Munster Technological University Cork was “targeted in a cyber attack”, the educational institution has said.
The TU Cork campus has been closed this week following a “significant” IT breach and phone outages.
In a statement late on Wednesday night, MTU Cork confirmed the breach was a cyber attack. The extent of the attack, including which data may have been breached, remains under investigation.
“Following extensive and ongoing initial investigations MTU can confirm that its Cork campuses have been targeted in a cyber attack. The Kerry campuses of MTU remain unaffected,” the statement said.
A college administrator declined to reveal the amount of the ransom, but said a demand had been received, and that MTU had “not engaged”.
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The statement said the incident was detected by MTU’s IT security systems last weekend with “immediate steps being taken to intercept and manage the incident”.
“The incident resulted in the encryption of certain MTU systems for the purpose of demanding a ransom,” it added.
MTU said it has been in “close and ongoing contact” with the National Cyber Security Centre, the Data Protection Commission, An Garda Síochána and other relevant stakeholders including Government departments since the incident.
“We have engaged highly specialised services and have been working closely with the expert national authorities and our security partners in immediately instigating a dual process to investigate the cause and extent of the attack as well as the safest and most efficient recovery process,” it said.
While the extent of the incident remains under investigation, the third-level facility said students and staff do not need to take any action at this time and MTU will notify any affected individuals.
“While it is still early in this process we are following all appropriate protocols and procedures in order to minimise and mitigate any impact that this incident may have and to facilitate the restoration of our education services as a top priority,” MTU said.
“We wish to reassure students and staff that we are looking at all of our options as part of this dynamic and evolving situation.”
[ Major IT breach forces Munster Technological University to halt classes ]
The vice-president for finance and administration at Munster Technological University, Paul Gallagher, confirmed the development on RTÉ's Morning Ireland and said they college would work methodically to solve the issue. #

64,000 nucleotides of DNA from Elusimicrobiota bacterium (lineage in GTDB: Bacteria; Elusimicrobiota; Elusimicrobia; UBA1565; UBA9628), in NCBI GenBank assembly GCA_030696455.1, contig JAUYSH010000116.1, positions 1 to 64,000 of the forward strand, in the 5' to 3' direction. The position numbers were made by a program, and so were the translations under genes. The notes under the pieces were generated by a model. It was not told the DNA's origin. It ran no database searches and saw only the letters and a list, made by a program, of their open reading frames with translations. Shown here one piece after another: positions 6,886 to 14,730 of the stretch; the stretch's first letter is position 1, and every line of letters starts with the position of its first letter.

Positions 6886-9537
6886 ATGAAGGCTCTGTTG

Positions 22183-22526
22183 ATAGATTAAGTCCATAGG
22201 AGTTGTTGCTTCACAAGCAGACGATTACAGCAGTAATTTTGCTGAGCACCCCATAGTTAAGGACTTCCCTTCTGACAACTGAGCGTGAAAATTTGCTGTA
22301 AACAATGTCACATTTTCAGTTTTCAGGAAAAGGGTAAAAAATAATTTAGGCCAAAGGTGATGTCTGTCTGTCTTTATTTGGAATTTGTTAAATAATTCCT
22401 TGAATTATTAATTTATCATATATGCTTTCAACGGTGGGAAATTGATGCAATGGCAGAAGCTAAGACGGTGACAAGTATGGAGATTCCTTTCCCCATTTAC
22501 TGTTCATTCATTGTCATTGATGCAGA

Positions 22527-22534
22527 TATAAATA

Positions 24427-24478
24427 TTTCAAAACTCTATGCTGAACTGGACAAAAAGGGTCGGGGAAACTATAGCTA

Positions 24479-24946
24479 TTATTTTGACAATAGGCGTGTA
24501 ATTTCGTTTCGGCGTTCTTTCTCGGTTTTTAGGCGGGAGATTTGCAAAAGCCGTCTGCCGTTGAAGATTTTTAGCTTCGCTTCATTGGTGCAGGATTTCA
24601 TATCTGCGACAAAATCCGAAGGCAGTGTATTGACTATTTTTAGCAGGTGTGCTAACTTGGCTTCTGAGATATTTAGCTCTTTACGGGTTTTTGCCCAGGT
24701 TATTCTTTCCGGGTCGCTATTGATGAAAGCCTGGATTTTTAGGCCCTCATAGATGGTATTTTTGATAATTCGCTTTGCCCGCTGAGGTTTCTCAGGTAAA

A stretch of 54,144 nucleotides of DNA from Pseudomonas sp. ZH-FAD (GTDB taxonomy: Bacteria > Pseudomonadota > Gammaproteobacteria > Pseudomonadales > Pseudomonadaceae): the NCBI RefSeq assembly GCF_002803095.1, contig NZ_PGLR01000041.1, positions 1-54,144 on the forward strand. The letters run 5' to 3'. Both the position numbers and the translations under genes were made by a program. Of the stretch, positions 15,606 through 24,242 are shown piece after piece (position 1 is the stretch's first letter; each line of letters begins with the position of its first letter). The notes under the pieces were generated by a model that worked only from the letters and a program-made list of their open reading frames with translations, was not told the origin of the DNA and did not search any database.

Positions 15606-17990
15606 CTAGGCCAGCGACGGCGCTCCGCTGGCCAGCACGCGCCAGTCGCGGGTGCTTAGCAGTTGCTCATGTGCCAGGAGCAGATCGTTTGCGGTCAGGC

“The worst thing we can do is rush this, that could make matters worse,” he said. When asked the amount of the ransom demanded, Mr Gallagher declined to comment, but he did acknowledge that a demand had been found encoded in one of the servers. “We have not engaged, we are taking advice from the National Cyber Security Centre.
“We’re in a strong position, we can restore the system ourselves. “The difficulty is actually getting into the system because the first thing that is attacked is your security and your network management system, and it is encrypted in those systems. So it took us some time to get those back and to understand the full extent of the attack.
“We were very lucky in that we intercepted this at an early stage, which puts us in quite a strong position actually. We have very good back up in place, so we did discover a ransom demand encoded in one of the servers, but we haven’t engaged directly at this stage at all with the ransom.
“So we’re taking advice from the National Cyber Security Centre and our security partners in relation to that. As I said, we’re in quite a strong position. We’re not actually dependent on getting any encryption keys. We are in a position to restore our systems ourselves.
“The worst thing that they could do is rush this. Right now we have protocols in place and we’re following those through a strict methodology. The danger is that if you rush it, you make things worse. So we have our plans in place. We are working towards a phased and a managed return to campus from Monday, and our management are working through the process.”